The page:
Explore Nanotechnology

We already have nanotechnology, says Ray Kurzweil, renowned futurist and director of engineering at Google. "In fact, chips today, the key features are 50 or 60 nanometers so that is already nanotechnology."

We already have nanotechnology, says Ray Kurzweil, renowned futurist and director of engineering at Google. "In fact, chips today, the key features are 50 or 60 nanometers so that is already nanotechnology."

In the latest installment of Big Think's Edge, Kurzweil takes us into the exciting promising world of nanotechnology.

Molecular Level Devices

"The true promise of nanotechnology is that ultimately we’ll be able to create devices that are manufactured at the molecular level by putting together, molecular fragments in new combinations so, I can send you an information file and a desktop nanofactory will assemble molecules according to the definition in the file and create a physical object," he explains. One day we'll be able to e-mail clothes and houses just like we can email entire music albums instead of having to ship them.

Improved Medicine & Performance 

Nanotechnology can not only improve our health care, it may also make us superhuman. "Another promise is to be able to create devices that are the size of blood cells, and by the way biology is an example of nanotechnology. The key features of biology are at the molecular level," Kurzweil says. "One scientist designed a robotic red blood cell that's a thousand times more powerful than the biological version. So, if you were to replace a portion of your biological red blood cells with this respirocytes the robotic versions, you could do an Olympic sprint for 15 minutes without taking a breath or sit at the bottom of your pool for four hours."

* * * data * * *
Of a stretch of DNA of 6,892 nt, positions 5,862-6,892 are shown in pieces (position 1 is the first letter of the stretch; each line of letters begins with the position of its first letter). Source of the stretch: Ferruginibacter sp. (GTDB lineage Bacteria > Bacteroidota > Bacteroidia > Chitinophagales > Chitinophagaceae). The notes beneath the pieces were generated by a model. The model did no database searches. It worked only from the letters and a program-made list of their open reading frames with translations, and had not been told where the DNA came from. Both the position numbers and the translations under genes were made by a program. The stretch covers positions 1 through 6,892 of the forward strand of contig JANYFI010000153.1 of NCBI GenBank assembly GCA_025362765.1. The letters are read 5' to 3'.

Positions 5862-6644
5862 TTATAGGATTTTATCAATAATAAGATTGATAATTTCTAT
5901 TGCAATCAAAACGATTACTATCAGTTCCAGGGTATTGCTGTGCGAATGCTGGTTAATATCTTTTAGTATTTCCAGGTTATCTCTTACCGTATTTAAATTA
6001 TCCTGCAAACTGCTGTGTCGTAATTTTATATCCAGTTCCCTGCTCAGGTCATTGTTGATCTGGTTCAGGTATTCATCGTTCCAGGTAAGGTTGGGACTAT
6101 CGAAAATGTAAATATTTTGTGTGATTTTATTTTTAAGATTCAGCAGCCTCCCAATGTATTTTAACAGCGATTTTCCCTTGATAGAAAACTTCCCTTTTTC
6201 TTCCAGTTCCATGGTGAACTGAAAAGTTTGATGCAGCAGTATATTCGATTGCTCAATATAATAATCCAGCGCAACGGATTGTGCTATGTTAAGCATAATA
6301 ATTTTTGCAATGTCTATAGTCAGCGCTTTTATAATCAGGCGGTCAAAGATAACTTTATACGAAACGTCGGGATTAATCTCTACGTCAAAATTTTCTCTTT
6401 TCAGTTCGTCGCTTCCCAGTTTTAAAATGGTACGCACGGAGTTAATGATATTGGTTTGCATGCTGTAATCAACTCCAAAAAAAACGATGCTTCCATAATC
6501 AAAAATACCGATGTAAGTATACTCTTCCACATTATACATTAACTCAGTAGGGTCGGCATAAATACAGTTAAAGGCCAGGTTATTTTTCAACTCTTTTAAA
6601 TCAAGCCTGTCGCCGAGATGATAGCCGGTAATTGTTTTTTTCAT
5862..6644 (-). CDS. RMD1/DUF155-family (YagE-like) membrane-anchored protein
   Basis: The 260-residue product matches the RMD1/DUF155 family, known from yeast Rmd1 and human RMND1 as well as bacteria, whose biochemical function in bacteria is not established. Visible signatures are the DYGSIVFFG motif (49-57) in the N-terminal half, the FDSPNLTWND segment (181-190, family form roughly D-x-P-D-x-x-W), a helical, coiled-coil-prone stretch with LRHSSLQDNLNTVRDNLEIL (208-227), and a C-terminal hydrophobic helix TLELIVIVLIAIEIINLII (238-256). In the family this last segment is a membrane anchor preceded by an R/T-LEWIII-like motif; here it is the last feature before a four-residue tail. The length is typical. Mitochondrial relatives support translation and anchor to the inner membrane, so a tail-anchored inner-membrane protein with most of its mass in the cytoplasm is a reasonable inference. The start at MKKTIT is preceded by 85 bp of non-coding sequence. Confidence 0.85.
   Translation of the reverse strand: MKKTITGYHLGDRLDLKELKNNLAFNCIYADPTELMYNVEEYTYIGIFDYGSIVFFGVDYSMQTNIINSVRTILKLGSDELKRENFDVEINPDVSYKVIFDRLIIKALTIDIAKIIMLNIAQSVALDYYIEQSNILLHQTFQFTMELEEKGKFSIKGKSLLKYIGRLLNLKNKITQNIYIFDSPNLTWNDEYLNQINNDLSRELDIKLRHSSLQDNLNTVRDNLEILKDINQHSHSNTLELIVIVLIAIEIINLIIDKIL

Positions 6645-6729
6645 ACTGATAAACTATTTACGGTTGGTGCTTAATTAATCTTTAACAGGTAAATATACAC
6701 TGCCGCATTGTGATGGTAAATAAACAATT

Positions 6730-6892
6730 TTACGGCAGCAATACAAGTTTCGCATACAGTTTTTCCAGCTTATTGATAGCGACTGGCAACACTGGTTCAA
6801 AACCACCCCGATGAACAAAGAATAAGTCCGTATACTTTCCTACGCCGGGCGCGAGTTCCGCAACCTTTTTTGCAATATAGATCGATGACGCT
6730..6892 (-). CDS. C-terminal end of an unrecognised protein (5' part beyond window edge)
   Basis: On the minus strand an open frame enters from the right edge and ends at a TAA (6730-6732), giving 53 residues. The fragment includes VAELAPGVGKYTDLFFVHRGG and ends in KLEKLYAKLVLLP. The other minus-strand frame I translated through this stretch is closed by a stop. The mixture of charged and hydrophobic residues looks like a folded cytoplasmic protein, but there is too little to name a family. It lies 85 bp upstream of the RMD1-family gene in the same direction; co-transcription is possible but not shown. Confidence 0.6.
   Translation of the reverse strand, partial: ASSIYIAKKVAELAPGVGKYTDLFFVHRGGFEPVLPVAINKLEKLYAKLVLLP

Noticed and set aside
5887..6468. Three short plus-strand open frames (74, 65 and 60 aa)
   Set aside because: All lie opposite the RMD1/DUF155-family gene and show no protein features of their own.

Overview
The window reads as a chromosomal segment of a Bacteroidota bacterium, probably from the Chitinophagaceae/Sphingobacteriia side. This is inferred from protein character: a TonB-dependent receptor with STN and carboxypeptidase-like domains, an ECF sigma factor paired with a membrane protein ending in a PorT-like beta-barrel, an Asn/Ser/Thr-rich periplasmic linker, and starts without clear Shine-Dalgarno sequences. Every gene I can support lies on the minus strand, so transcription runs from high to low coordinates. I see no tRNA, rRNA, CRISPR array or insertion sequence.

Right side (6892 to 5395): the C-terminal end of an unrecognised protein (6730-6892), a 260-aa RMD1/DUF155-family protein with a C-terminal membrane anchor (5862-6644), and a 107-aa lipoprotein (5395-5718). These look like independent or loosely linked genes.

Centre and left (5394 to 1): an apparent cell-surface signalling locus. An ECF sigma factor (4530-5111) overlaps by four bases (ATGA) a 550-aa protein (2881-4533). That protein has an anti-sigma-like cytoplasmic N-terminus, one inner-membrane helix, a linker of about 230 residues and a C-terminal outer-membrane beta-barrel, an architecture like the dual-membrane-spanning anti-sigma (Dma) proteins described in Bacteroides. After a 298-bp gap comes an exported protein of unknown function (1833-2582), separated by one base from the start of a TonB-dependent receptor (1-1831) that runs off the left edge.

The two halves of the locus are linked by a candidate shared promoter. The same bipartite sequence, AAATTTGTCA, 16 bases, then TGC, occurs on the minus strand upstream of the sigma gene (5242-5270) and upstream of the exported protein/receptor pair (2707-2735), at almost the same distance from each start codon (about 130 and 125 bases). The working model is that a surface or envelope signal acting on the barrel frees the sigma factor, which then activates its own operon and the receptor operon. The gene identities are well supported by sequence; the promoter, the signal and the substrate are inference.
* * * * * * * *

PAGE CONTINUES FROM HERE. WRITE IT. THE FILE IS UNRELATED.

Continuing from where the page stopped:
The Next 25 Years

Due to the exponential progression of technology, says Kurzweil, nanotechnology will be a billion times more powerful in 25 years. It will create more durable and powerful materials across industries in addition to transforming the potential of the human body. 

To learn more about nanotechnology, watch Big Think's latest installment of Edge.

Image credit: null0/Flickr

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